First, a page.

Intrinsic Accuracy and Error Maps
As a 3-axis orthogonal moving structure, every CMM has inherent errors that produce measurement uncertainties because no structure is perfect. CMM builders attempt to correct these errors by measuring the inaccuracies and fixing them in software with an “Error Map”. Successful error mapping depends on having a highly repeatable system because an inaccurate structure can be corrected with the error map only if it measures with repeatability. Error mapping is usually efficient to perform at the factory, but it is a more involved and expensive task in the field.
There are (21) degrees of freedom that contribute to the inaccuracy of a CMM structure: for each axis there is linearity, straightness, flatness, roll, pitch, and yaw. The axes also must be square to each other in the XY, YZ and XZ planes. Producing the error map data requires highly accurate measurements of all twenty-one variables in a proper environment using very precise instruments.
It is Helmel’s philosophy to construct our CMMs so that they are physically straight, flat, square, and otherwise true without benefit of an error map. We correct only for linearity in each scale. This is what we mean when we say our CMMs have “Intrinsic Mechanical Accuracy”. When it is necessary or beneficial to a purpose, we can apply an error map, in part or in full, to achieve desired accuracy but this is in very few cases.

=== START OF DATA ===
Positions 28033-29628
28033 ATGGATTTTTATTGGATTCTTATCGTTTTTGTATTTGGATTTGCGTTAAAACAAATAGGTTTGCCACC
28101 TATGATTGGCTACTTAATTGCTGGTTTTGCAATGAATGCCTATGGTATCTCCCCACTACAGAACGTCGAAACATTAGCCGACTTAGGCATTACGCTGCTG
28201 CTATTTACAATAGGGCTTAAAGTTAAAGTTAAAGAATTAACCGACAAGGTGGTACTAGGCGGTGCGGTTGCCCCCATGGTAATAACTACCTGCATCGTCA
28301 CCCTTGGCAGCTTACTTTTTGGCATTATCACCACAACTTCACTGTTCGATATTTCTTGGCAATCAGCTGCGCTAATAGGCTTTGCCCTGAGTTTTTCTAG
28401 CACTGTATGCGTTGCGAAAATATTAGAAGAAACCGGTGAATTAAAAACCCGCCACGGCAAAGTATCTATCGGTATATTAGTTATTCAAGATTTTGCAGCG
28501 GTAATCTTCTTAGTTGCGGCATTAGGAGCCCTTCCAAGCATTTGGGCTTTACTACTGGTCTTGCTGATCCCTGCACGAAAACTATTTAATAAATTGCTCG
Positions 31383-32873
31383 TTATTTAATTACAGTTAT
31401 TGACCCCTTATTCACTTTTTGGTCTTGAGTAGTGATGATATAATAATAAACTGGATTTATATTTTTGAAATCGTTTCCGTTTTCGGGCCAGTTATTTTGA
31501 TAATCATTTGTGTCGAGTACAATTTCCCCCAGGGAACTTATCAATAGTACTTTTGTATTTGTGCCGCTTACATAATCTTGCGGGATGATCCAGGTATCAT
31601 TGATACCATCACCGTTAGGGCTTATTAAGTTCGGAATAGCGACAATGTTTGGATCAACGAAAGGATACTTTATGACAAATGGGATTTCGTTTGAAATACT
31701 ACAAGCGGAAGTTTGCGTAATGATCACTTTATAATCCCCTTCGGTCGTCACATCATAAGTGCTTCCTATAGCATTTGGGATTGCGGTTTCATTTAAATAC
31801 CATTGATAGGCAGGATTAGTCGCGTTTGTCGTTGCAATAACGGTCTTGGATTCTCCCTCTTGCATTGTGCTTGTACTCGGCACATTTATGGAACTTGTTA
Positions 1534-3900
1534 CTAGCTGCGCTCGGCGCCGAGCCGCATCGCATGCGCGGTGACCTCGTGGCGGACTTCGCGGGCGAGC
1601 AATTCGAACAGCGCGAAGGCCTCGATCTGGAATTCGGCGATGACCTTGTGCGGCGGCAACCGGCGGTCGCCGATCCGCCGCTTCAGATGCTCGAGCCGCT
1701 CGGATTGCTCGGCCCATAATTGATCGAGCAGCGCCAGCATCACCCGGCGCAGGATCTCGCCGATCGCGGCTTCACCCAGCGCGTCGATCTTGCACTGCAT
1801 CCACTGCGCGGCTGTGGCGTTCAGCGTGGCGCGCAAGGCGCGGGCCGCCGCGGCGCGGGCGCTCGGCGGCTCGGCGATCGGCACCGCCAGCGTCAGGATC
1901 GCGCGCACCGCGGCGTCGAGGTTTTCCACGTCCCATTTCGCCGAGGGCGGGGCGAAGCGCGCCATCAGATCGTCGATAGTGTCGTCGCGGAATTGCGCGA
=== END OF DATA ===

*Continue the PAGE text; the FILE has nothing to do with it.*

Customers benefit from our Intrinsic Mechanical Accuracy in three ways:
- Calibration is simplified because it is reduced to non-linear scale correction in X, Y, and Z plus squaring of the three base planes which can be accomplished with a ball-bar. Typically there are local service sources with competency in these skills. Expensive full remapping is not required.
- We do not secure our linear correction data files so any outside service can perform calibration. Other OEMs do not allow access to calibration files eliminating a customer’s options for calibration and resulting in higher costs.
- Our CMMs can actually be used for mechanical measurements such as straightness, squareness, or flatness with indicators due to the intrinsic accuracy.